Nelson Flores is available for comment on the first presidential debate.
Jeff Frantz (215)-firstname.lastname@example.org
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"As someone who studies the intersection of language and race and the different racial tropes that were used, I think we need to pay attention to the words both candidates used. On the one hand, you have Trump creating this vision of the 'hell' that Black and Latinos in the inner-city live in while simultaneously chastising Clinton for her use of the term 'super predator' to describe inner city Black and Latinos during the 1990s.
"Both of these racial tropes serve to reinforce images of violent communities of color that need saving. It plays on racial fears of white swing voters, while allowing them to distance themselves from claims of racism — since they can position themselves as wanting to save communities of color (often having never entered one) from the "super predators" and hell that they live in. In many ways, Trump's race baiting is a continuation of the race baiting of the Clintons. They, in turn, inherited this from the so-called Southern strategy first utilized by Richard Nixon as a way of winning the so-called "silent majority" vote as a backlash to the Civil Rights movement." -Nelson Flores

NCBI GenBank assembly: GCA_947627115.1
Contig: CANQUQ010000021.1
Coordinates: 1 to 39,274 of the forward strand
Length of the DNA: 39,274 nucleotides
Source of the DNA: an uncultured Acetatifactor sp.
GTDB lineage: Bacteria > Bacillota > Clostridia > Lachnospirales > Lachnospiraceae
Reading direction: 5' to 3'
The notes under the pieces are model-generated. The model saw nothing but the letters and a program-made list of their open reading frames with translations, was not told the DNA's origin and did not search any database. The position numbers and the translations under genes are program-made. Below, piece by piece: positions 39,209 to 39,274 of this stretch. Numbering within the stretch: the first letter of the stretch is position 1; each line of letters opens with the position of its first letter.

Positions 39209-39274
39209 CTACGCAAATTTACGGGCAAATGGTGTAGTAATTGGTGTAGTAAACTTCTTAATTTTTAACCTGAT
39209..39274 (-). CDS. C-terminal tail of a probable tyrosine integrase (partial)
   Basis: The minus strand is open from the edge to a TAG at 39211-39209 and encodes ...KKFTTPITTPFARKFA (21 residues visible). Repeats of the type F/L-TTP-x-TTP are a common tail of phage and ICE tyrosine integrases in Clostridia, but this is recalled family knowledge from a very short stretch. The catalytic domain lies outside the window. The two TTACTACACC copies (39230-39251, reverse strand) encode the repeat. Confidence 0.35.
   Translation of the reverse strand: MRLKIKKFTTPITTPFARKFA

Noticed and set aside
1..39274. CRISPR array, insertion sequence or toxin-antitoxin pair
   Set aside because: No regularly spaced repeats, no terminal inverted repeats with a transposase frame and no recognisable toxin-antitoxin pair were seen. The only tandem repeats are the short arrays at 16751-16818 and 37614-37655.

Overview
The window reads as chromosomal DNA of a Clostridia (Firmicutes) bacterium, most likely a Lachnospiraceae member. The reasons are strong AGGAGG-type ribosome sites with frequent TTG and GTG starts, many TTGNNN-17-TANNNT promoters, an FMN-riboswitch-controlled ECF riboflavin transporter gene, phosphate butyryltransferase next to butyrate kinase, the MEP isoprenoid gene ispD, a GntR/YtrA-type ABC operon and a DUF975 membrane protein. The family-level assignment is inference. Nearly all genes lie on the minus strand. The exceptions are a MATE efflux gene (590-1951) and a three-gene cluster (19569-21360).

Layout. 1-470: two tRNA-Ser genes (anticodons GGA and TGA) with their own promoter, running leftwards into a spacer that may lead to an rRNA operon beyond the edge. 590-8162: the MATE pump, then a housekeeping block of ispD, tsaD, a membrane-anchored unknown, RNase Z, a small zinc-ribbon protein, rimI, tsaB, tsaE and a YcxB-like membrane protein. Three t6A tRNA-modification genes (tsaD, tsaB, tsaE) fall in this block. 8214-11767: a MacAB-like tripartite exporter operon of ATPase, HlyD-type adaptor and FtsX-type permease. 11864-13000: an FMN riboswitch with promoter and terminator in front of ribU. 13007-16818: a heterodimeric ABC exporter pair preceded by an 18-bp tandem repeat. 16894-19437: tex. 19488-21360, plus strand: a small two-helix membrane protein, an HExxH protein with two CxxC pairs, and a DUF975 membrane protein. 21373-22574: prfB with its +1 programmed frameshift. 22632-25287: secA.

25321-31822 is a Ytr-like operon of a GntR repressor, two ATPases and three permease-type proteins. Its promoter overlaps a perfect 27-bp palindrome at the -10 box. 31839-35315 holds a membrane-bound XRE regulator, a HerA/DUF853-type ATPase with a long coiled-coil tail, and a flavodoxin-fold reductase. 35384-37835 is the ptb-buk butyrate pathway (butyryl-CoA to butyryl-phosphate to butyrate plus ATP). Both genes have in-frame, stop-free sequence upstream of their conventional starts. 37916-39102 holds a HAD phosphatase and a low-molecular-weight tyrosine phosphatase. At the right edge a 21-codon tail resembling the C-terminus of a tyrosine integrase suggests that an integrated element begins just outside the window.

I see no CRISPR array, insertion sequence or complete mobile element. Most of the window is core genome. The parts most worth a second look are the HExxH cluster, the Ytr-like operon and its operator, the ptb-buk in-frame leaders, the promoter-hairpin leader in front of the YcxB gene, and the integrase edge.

• Nelson Flores studies how children learn language, and how schools help or harm bilingual students with their policies.
• Flores advises the School District of Philadelphia as it replaces transitional Spanish-to-English language programs with dual language programs that give both languages equal weight, and he continues to work directly with Philadelphia bilingual teachers to develop Common Core-aligned instruction.
• Flores is a research partner in the Center on Standards, Alignment, Instruction, and Learning (C-SAIL), based at Penn GSE and funded by the Institute of Education Sciences to study the implementation and effects of the full breadth of college- and career-readiness standards.